Daily Rules, Proposed Rules, and Notices of the Federal Government
On August 11, 2003, the Department of Commerce (“the Department”) published a countervailing duty order on dynamic random access memory semiconductors (“DRAMS”) from the Republic of Korea (“ROK”).
On December 12, 2008, we issued countervailing duty questionnaires to the Government of the Republic of Korea (“GOK”) and Hynix. We received responses to these questionnaires on January 29, 2009. On March 17, 2009, we issued supplemental questionnaires to the GOK and Hynix. We received timely responses to these supplemental questionnaires on April 14, 2009. We issued additional supplemental questionnaires to the GOK and Hynix on July 10, 2009 and received responses on July 23, 2009 and July 17, 2009, respectively.
We received new subsidy allegations from Micron on February 17, 2009.
On April 14, 2009, we published a postponement of the preliminary results in this review until August 3, 2009.
The products covered by the order are DRAMS from the ROK, whether assembled or unassembled. Assembled DRAMS include all package types. Unassembled DRAMS include processed wafers, uncut die, and cut die. Processed wafers fabricated in the ROK, but assembled into finished semiconductors outside the ROK are also included in the scope. Processed wafers fabricated outside the ROK and assembled into finished semiconductors in the ROK are not included in the scope.
The scope of the order additionally includes memory modules containing DRAMS from the ROK. A memory module is a collection of DRAMS, the sole function of which is memory. Memory modules include single in-line processing modules, single in-line memory modules, dual in-line memory modules, small outline dual in-line memory modules, Rambus in-line memory modules, and memory cards or other collections of DRAMS, whether unmounted or mounted on a circuit board. Modules that contain other parts that are needed to support the function of memory are covered. Only those modules that contain additional items which alter the function of the module to something other than memory, such as video graphics adapter boards and cards, are not included in the scope. The order also covers future DRAMS module types.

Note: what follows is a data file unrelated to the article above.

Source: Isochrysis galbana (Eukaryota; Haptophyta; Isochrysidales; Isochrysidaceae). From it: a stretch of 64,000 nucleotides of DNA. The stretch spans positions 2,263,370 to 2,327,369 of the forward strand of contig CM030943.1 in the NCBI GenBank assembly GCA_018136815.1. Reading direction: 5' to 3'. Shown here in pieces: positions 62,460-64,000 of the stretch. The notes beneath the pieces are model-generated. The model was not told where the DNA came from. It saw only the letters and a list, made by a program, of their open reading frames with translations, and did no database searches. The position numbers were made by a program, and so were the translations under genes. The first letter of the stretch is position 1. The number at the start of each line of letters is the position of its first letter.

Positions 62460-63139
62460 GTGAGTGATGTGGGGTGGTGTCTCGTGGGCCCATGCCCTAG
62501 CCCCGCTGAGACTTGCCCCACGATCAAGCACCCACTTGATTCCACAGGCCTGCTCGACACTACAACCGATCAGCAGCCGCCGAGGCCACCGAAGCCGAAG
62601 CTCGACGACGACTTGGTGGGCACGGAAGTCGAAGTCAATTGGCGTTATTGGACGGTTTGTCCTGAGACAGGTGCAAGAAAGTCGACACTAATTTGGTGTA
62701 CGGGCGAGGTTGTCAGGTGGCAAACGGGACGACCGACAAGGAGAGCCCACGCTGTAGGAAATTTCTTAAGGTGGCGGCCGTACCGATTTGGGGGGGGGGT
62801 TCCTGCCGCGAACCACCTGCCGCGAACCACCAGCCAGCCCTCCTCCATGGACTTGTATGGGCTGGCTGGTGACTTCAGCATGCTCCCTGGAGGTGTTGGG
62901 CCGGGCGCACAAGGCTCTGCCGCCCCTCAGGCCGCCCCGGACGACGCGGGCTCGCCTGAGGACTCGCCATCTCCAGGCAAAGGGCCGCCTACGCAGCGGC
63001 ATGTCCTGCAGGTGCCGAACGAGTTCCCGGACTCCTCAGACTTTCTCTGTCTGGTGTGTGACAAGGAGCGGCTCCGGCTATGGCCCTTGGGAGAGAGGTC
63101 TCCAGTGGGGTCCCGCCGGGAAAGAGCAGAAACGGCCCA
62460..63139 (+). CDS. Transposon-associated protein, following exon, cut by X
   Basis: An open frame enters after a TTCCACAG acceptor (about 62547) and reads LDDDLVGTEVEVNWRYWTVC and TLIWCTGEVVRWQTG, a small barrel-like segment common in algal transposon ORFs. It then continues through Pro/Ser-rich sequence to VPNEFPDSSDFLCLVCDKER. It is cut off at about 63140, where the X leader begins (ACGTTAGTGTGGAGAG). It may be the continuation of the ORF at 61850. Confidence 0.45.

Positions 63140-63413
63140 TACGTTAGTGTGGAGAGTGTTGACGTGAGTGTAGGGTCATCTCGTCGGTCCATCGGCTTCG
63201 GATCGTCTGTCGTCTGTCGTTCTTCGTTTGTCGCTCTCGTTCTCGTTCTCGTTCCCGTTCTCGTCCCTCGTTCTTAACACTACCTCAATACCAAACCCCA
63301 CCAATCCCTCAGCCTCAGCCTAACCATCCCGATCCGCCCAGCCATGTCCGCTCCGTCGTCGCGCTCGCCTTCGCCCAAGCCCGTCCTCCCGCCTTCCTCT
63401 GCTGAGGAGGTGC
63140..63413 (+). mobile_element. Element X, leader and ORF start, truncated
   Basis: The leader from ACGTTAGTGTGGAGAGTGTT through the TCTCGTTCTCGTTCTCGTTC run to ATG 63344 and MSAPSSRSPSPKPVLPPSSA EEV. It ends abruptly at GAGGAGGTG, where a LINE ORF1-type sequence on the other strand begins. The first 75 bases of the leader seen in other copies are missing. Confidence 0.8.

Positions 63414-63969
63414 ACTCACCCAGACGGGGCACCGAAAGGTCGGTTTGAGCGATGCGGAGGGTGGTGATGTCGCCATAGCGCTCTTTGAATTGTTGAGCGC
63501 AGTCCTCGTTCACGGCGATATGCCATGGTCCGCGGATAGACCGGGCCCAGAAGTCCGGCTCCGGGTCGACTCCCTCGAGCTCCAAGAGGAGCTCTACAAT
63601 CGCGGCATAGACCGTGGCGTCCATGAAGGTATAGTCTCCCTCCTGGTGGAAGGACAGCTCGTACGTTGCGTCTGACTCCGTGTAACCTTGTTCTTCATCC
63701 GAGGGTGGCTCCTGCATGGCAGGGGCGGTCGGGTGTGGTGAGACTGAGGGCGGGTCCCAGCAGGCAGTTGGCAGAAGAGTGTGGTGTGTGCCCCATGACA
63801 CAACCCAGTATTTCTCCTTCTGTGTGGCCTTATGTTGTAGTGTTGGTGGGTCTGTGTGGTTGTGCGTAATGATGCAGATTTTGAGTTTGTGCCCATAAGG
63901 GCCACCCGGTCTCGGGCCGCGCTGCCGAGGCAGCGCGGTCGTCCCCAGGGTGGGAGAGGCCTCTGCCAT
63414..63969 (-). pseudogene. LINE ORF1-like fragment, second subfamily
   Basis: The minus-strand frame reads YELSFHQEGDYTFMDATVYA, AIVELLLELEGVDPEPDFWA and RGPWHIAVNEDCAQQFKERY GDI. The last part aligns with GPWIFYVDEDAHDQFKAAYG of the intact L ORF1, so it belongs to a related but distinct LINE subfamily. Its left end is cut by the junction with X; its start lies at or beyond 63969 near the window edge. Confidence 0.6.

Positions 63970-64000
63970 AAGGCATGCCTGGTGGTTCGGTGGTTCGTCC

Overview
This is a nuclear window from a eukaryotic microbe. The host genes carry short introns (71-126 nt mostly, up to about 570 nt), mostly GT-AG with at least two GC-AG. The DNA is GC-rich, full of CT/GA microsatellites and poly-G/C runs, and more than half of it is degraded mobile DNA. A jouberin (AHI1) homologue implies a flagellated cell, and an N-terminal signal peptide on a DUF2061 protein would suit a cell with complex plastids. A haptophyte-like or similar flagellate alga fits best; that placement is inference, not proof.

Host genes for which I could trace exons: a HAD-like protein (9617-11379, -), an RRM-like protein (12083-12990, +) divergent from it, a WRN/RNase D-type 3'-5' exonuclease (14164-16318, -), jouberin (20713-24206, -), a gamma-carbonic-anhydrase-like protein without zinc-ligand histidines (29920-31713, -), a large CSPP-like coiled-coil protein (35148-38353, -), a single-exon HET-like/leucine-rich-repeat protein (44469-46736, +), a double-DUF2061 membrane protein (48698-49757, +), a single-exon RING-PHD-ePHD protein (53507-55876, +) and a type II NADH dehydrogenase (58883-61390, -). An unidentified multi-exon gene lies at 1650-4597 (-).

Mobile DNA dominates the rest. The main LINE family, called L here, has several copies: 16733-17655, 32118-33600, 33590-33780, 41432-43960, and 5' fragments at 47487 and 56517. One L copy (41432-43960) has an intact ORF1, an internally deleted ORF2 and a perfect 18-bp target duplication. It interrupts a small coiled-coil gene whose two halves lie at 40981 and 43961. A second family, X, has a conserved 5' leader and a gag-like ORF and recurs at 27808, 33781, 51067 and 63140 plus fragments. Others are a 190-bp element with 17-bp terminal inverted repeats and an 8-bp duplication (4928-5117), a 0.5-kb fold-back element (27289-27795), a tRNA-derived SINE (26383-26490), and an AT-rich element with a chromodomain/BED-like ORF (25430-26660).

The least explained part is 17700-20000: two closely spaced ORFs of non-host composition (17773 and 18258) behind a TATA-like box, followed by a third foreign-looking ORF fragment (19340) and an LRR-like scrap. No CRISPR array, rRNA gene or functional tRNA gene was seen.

The scope of the order additionally includes, but is not limited to, video random access memory and synchronous graphics random access memory, as well as various types of DRAMS, including fast page-mode, extended data-out, burst extended data-out, synchronous dynamic RAM, Rambus DRAM, and Double Data Rate DRAM. The scope also includes any future density, packaging, or assembling of DRAMS. Also included in the scope of the order are removable memory modules placed on motherboards, with or without a central processing unit, unless the importer of the motherboards certifies with U.S. Customs and Border Protection (“CBP”) that neither it, nor a party related to it or under contract to it, will remove the modules from the motherboards after importation. The scope of the order does not include DRAMS or memory modules that are re-imported for repair or replacement.